For centuries, the epic poem “Beowulf” has been held as the gold standard of Anglo-Saxon poetry.
However, the heroic tale is just one text in a rich canon of extant Old English poetry that is just as engaging and significant to scholars and students across a variety of disciplines, explains Aaron Hostetter, an assistant professor of English at Rutgers University–Camden.
With precious little of it translated into verse, Hostetter set out to change that. In a labor of love dating back seven years, he has translated 66 percent of extant Old English poetry – and counting – on his web-based Anglo-Saxon Narrative Poetry Project. The site is increasingly gaining popularity, with steady web traffic from users around the world. He also maintains a blog, a precursor to the main site, where he posts updates, posits topics for discussion, and answers questions from readers.
“Part of my project was motivated out of severe frustration and anger, because there is no reason that this stuff shouldn’t be translated,” says the Collingswood resident. “I wanted to make sure that a threatened discipline wasn’t going to die.”
Just as importantly, Hostetter was intent on opening Anglo-Saxon literature – spanning roughly from the fifth century to the Norman Conquest in 1066 – to the average readers who aren’t “craggy philologists.” He explains that, historically, many Anglo-Saxon scholars have taken an insular view of their discipline, believing that only those educated in Latin and various North European languages had the linguistic acumen to master Old English.
“There is a lot of inaccessibility that has been built into the traditional education of Anglo-Saxon literature,” he says. “That doesn’t have to be there; it can be open and modern.”
He adds that, while Beowulf deservedly resonates with modern readers, inspiring – among other things – feature films, comics, and video games, it has done so at the expense of other Old English poems. According to the Rutgers–Camden researcher, this is due in part to conventional teaching practices, which typically focus on the sweeping, 3,182-line poem as the definitive literary achievement of the age.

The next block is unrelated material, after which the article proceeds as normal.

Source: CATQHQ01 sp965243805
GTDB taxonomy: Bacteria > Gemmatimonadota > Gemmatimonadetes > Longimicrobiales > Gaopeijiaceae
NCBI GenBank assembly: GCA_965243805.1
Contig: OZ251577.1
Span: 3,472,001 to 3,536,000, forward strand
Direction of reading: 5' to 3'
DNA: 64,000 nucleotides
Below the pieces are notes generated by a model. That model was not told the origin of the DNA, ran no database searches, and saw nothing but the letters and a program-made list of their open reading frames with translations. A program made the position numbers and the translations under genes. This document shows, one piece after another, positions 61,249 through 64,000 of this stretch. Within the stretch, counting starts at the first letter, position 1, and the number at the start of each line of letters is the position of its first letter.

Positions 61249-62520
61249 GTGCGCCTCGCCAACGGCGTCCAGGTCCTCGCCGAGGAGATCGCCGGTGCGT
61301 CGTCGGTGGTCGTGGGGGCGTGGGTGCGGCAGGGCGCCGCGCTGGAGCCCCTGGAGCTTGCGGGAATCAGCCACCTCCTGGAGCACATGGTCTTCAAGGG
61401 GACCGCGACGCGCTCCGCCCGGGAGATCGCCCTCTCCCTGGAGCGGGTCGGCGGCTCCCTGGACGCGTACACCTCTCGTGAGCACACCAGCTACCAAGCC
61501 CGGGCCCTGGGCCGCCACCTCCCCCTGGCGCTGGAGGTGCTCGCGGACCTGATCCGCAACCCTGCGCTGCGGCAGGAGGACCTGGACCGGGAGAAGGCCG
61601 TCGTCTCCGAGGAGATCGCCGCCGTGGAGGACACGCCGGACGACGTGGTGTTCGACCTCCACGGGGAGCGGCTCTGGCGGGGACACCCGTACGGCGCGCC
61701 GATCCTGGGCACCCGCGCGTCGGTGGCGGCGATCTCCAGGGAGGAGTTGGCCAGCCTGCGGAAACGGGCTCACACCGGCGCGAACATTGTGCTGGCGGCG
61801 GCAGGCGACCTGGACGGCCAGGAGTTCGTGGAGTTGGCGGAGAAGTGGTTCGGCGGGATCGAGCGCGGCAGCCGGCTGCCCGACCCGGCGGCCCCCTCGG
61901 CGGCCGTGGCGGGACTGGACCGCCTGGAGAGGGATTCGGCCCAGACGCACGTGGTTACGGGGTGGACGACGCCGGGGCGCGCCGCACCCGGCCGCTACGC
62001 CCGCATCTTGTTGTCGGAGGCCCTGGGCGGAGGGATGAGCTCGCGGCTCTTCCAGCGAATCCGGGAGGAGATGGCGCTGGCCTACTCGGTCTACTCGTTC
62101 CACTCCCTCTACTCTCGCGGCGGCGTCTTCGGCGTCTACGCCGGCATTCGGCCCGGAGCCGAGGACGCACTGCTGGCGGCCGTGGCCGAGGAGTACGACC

“The sense is that there is room in our collective consciousness for only one Anglo-Saxon poem, so it might as well be one that kids will read – and should read,” says Hostetter.
But while Beowulf is “a lot of fun,” he says, it is actually not typical of the core themes and messages found in most Anglo-Saxon works. Rather, it was hagiographic poems, depicting the lives of saints and other iconic Christian figures, which sated the literary appetites of pious, literate, wealthy patrons, he explains.
“These poems were written in a verse that they liked and had a message that they could take home,” he says. “They give you a much more accurate picture of the literary dreams that Anglo-Saxons were having, and how they pictured themselves in relation to Christian history and Pagan culture.”
Determined to present this more accurate and comprehensive understanding of the literature, the Rutgers–Camden scholar began the arduous task of translating the works line-by-line while still a graduate student at Princeton University – but always with his future students in mind.
“Of course I didn’t have any students at the time,” he recalls. “I was just a doctoral student toiling away in the basement of a library.”
Hostetter ended up putting his translations to the test upon joining the Rutgers–Camden faculty in fall 2011. He pleasantly discovered that they did the trick; his students read and understood the works and, better yet, they stayed engaged.
“I think if they had read the books that I read, they would have shut me out for half the semester,” he says.
Just as telling, enrollment in Hostetter’s Anglo-Saxon literature course has mushroomed from a handful of students to 17 during the spring semester. The numbers, he says, “vindicate” his approach.
“It’s beautiful. It shows that if you open the gates, people will come and learn, and can take those lessons with them in their lives,” he says. “Few of my students are going to become Anglo-Saxon scholars, but that’s not the point; it’s that they will gain this linguistic and cultural perspective.”
However, he stresses, Anglo-Saxon poetry is by no means just for students. Rather, critical legal, political, and religious scholars can also benefit from discovering language that has its roots in this literature. “It could be a metaphor or phrase that appears in Anglo-Saxon, and they’ll recognize it because they can read it,” he says.
For Hostetter, whose idea of an enjoyable Sunday afternoon is translating 50 lines of Anglo-Saxon verse, he is determined to expand what is arguably already the most exhaustive archive of translated Anglo-Saxon poetry ever created.
“Once people see what’s there,” he says, “they can discover its value.”